After daughter's suicide, mother has warning for other parents

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Friends and family shared their feelings Thursday at a vigil in memory of 14-year-old Lacy Parker.

Lacy took her life in a restroom at Lawrence Central High School last Friday.

"She loved volleyball. It is her life, that's true," says Lacy's mother Nicole Mungin.

Lacy's tearful team was at the vigil. They gave her younger sister a jersey and a ball.

"She was there for everyone," a player told the crowd.

"She loved music," her mother said. "And poetry and art. She wanted to be a vet."

Mom said Lacy lighted up the room with her smile. But behind the smile there was something else.

"All of the signs were there," her mother told us. "Her Instagram, her Facebook page, they were getting darker and darker. She even said in one of her posts 'if my heart stopped beating, would you care?'"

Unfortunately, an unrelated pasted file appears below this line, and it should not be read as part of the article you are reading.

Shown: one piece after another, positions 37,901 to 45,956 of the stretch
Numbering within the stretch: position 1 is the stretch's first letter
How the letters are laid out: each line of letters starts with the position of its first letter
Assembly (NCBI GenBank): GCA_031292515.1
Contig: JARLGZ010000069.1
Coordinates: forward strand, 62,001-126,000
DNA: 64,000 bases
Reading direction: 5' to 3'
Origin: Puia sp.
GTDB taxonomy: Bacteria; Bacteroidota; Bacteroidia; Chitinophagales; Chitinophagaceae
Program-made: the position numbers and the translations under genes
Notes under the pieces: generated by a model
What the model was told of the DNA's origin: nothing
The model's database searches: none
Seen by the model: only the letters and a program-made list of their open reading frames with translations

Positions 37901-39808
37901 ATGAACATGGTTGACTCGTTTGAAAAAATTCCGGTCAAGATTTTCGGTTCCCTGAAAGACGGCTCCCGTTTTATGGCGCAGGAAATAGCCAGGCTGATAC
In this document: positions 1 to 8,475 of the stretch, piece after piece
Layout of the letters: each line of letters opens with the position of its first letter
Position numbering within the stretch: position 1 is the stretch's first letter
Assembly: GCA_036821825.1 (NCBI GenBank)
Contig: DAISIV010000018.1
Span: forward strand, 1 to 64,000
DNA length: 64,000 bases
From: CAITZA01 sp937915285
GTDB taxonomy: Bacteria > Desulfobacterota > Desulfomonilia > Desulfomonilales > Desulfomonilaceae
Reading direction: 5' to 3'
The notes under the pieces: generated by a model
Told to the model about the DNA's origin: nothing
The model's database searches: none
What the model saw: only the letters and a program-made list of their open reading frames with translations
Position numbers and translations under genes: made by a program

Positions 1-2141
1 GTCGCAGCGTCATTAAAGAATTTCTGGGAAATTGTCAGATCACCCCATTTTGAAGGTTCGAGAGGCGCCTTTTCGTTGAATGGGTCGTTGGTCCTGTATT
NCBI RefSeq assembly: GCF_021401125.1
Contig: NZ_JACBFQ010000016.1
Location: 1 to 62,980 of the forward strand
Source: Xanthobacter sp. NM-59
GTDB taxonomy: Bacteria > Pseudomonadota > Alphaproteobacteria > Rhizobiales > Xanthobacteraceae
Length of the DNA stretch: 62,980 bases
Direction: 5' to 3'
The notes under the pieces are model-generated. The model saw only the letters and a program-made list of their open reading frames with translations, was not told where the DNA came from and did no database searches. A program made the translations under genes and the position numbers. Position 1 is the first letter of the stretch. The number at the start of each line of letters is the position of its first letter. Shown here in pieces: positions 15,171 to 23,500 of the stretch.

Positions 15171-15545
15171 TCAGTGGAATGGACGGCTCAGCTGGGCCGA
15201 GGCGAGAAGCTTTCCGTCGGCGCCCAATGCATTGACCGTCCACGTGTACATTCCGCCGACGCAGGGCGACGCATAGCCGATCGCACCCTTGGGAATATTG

Two weeks before she died, Lacy posted "the problem about life for me is that I don't have fun living anymore."

And she posted a mother/daughter code work for trouble. "This wasn't the first attempt," said Lacy's mom. "She's attempted at least twice that I know of before this, and she told me if she felt she was going to try to hurt herself again she was going to say 'pop tart.'"

A week before her death, Lacy used those words in a posting.

At the vigil, lots of speakers told of the importance of curbing bullying. Lacy's mother was living out-of-state, and says she doubts there was bullying because Lacy seemed so well-liked. Her mother suspects other problems.

"We can learn from Lacy Parker and learn we can come together," said one person at the vigil.

Lacy's mother hopes all parents learn.

"You have to watch your kids. You can't just think they're trying to get attention."